Fellsmere Elementary School third-graders showed impressive gains in reading proficiency this year, and one of the contributing factors was the product of a newly forged relationship – Cadets & Kids – between the 3rd graders at Fellsmere Elementary in Amy Shoemaker's class and recruits attending the Criminal Justice Institute Basic Recruit Training Program at Indian River State College.
The unlikely study buddies met through the efforts of Fellsmere Police Chief Keith Touchberry to improve relations between the community and law enforcement.
“The program didn't start how it finished,” admitted Chief Touchberry. “We adopted a law enforcement recruit class with the purpose of exposing them to what it means to serve a community beyond what they're getting in the classroom.”
As the program evolved, the recruits attended “lunch and learns,” took a field trip to Fellsmere where they spoke with government officials, community leaders and business owners. To further enhance the program, Touchberry contacted Ramon Echeverria, Fellsmere Elementary principal.
“To the recruits’ credit, everyone in that class was highly enthusiastic about volunteering their time to get involved,” said Dr. Lee Spector, Director of the IRSC Criminal Justice Institute Basic Recruit Training Program. “It exposed the recruits to the other side of service.”
Spector explained that by giving the recruits the opportunity to interact with the community, they see they are more than just a uniform and badge, that law enforcement officers are real people and they are there to help.
“It's not just about putting on a uniform and getting in a car with a red and blue light bar on top, handling calls, writing traffic tickets and investigating accidents. Law enforcement officers spend more time in communication with people, interacting and assisting people more than they do anything else in the course of their careers.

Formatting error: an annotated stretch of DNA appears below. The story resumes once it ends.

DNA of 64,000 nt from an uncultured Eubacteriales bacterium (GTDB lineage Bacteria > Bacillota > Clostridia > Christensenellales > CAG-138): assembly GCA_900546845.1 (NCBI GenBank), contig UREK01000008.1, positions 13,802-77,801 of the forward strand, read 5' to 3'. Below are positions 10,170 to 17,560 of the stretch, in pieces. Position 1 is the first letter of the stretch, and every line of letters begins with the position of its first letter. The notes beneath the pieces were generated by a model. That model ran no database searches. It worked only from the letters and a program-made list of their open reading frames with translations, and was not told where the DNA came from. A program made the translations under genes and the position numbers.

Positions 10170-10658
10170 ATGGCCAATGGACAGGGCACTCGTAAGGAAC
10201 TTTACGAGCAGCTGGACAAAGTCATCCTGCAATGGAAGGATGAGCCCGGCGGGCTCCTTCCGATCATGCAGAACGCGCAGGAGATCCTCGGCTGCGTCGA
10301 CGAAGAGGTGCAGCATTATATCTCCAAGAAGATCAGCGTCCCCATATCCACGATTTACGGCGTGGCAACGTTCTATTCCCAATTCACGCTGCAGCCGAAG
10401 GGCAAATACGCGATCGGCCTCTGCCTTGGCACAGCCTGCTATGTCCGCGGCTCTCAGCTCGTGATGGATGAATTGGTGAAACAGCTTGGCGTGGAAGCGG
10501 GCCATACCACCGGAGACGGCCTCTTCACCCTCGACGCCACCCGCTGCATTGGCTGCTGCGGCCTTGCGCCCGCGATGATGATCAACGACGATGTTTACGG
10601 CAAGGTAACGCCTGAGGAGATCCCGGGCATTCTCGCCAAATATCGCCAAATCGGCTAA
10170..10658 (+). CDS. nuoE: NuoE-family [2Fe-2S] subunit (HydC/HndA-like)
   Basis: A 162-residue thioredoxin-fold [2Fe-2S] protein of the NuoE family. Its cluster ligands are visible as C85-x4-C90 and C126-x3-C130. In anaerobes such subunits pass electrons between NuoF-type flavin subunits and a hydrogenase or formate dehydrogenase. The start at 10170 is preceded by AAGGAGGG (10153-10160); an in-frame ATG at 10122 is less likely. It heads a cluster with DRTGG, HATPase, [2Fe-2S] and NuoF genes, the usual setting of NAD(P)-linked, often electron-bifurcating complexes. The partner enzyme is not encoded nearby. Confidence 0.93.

The students of the Shoemaker’s Owl class began writing letters and sending cards to the recruits. When Law Enforcement (LE)150 class visited Shoemaker's class, Chief Touchberry said, “Something magical happened. We were just trying to show them [the recruits] what it feels like to get community support.”
In the end, it was a mutually beneficial relationship with both groups of students supporting each other through their academics. Touchberry noted, “The school year [and the law enforcement class] coincided, but what's most significant about a third-grade class and a law enforcement class is they both have to pass an important test at the end of their learning if they are going to go on to the next level.”
The recruits worked as a team as they went through basic recruit training and shared their successes with the children, who were so motivated by their buddies they adopted the future law enforcement officers' motto: “11 in 11 out; together we will fight it out.” The two groups of students communicated throughout the year via cards, letters, emails and videos.